Roosevelt Institute | Cornell University

What's in a Label?: The Benefits, Consequences, and Shortcomings of GMO Labels

By Anna KambhampatyPublished November 8, 2015

Though the vast majority of Americans say they want GMO labeling to be a nationwide standard, the Safe and Accurate Food Labeling Act, a measure that would block states from requiring mandatory GMO labeling, is making passage from the House and onto the Senate. There is little evidence against the safety of GMOs, yet, at the same time, there is little evidence for it. The FDA neither supports nor opposes the use of GMOs in our food supply. Do consumers have a right to know what they are taking in? Are labels the answer to this problem?
By Anna Kambhampaty, 11/08/15

GMOs, or genetically modified organisms, have been in our food supply for around 20 years.
Scientists use genetic engineering to introduce or enhance certain characteristics of an organism. For example, the genes of certain plants may be altered to produce a greater growth rate or an increase in nutritional value. Genetically altered plants must adhere to the same safety requirements under the Federal Food, Drug, and Cosmetic (FD&C) Act that apply to traditionally bred crops.

The U.S. House of Representatives set a national, voluntary standard in July as they passed the Safe and Accurate Food Labeling Act, a measure that would block states from requiring mandatory GMO labeling. This House bill, currently being discussed in the Senate, was passed in  response to Vermont's Act 120, a law calling for the labeling of genetically modified foods.  Supporters of this bill blocking mandatory GMO-labeling legislation include the Grocery Manufacturers Association, who claim that such mandatory labels impose "burdensome new speech requirements on food manufacturers and retailers," and companies like Monsanto, who believe that GMO labels will spur unnecessary fear around the issue. It is believed that if labels are required out of nowhere, the public may take these labels as warning signs that GMOs should be avoided whenever possible. Also, if GMO-free producers want to let people know that their goods are not genetically engineered, they can simply, voluntarily include a "GMO-free" label themselves; this way, GMO good producers do not necessarily take business away from non-GMO food producers who attract buyers on the basis of being GMO-free.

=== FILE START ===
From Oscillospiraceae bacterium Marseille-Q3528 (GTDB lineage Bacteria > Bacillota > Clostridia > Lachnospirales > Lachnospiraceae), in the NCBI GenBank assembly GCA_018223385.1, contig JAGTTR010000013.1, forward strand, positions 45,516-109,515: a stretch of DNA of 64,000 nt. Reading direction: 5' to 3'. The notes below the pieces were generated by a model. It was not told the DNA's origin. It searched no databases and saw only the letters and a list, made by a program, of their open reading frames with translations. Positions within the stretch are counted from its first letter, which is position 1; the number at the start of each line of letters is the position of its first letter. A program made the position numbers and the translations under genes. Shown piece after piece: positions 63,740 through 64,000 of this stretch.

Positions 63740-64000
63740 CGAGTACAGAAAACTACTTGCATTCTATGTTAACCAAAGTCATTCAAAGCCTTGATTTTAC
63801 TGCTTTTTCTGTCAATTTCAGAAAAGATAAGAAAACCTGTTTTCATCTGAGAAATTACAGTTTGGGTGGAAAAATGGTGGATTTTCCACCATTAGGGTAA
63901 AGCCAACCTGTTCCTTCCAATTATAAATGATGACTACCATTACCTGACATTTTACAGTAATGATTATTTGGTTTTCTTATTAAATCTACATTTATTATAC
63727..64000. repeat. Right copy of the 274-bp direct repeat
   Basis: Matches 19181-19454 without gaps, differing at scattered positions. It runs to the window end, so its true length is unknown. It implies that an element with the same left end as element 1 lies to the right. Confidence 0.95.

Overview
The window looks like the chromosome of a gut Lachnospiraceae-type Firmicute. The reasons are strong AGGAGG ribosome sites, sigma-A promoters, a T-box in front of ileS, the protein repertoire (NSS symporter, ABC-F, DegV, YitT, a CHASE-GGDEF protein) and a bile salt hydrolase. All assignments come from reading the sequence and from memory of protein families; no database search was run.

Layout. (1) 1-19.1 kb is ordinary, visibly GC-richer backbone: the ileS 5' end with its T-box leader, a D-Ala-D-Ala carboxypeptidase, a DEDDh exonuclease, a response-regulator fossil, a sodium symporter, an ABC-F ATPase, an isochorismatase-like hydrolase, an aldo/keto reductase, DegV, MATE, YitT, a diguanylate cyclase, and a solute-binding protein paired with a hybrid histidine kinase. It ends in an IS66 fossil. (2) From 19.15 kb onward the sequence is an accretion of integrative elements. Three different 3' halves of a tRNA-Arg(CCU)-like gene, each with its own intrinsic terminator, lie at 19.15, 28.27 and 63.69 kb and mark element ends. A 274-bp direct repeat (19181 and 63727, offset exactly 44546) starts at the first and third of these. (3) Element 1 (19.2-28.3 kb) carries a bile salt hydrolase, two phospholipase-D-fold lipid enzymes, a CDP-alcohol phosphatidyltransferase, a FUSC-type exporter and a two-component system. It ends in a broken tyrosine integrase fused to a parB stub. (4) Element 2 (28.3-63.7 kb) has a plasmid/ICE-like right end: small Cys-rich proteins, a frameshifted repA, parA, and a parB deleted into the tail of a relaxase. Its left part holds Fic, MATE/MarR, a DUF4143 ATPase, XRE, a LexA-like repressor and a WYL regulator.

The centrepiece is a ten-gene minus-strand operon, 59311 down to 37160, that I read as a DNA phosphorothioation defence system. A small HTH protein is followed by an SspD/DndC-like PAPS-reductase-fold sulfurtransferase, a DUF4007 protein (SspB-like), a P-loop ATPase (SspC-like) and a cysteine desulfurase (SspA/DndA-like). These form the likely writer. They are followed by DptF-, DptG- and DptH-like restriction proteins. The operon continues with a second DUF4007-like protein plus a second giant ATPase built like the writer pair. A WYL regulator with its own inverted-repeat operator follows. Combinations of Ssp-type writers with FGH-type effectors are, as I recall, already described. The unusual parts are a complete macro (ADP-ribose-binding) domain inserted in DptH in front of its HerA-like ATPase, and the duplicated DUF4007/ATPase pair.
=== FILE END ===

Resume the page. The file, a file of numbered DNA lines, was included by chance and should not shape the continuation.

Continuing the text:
The bill is strongly opposed by companies such as Ben & Jerry's, a popular GMO-free food producer, and non-profit organizations like The Non-GMO Project. Such interest groups claim that, at the very least, the public should be made aware of any GMOs a product may contain. These groups oppose the use of GMOs in our food supply, in general, on the basis that we do not know the long term effects of these ingredients and that GMOs are leading us toward an increasingly consolidated and industrial food system while taking away from small, sustainable farming.

A poll taken by ABC News revealed that 93% of Americans feel the federal government should require GMO labeling. The passing of the Safe and Accurate Food Labeling Act is an act of blatant ignorance toward public opinion and caters to interest groups who support GMOs. Nearly everything- from ingredients to calories, the healthy to the unhealthy, the living to the dead- can be found labeled on a food item. Why, then, should GMOs not be included on an item's label? Manufacturers are required to include ingredients, fat contents, major allergens etc. found in their foods. These elements may not necessarily be harmful, but the label is still required. As consumers, we have a right to know what we are taking in, good or bad.

A label, simply stating whether or not a good contains GMOs, does not vilify GMOs any more than an ingredients label on a granola bar vilifies granola. If GMOs are not unsafe, then labeling them should not cause a decrease in sales. If a decrease in sales of products containing GMOs did occur, it would be the result of consumers deciding not to consume GMOs for reasons including moral values, economic beliefs, personal preference, etc. When a consumer who understands the implications of GMOs sees the label, they should view it as a notice or a token of information, not necessarily a grave sign of danger (unless, of course, there came out research proving this). This is where the issue becomes one of public awareness rather than one of consumer rights.
Right now, fairly little is known regarding the safety of GMOs, and even less is common public knowledge. If companies are truly convinced that GMOs cause no harm, they should invest in researching this claim and informing the public, not support legislation that reverses the progress we make toward open information and transparency. Supplementally, the U.S. government should invest in public awareness campaigns for GMOs while conducting further, extensive research to find out the exact long-term effects of GMOs. We are saying there's no proof that these ingredients cause any direct harm, but there is a possibility that they do. Why are we letting this question be and not looking for a definitive answer? This is an issue of public health, not something we should be accepting and making use of without fully understanding the implications. The safety of GMOs should no longer be a matter of opinion or an issue of debate among different interest groups.

We should require labels on GMO products for the same reason we require any other type of label- to increase and promote informed decision-making. The U.S. Government has supported and advocated for consumer rights in the past- why stop now? In this case, informed decision-making comes at the price of appeasing big business. Apparently, that's not a trade-off we're willing to make. Facts should not be hidden, consumers should understand what they are buying, and GMOs, good or bad, should be labeled and researched.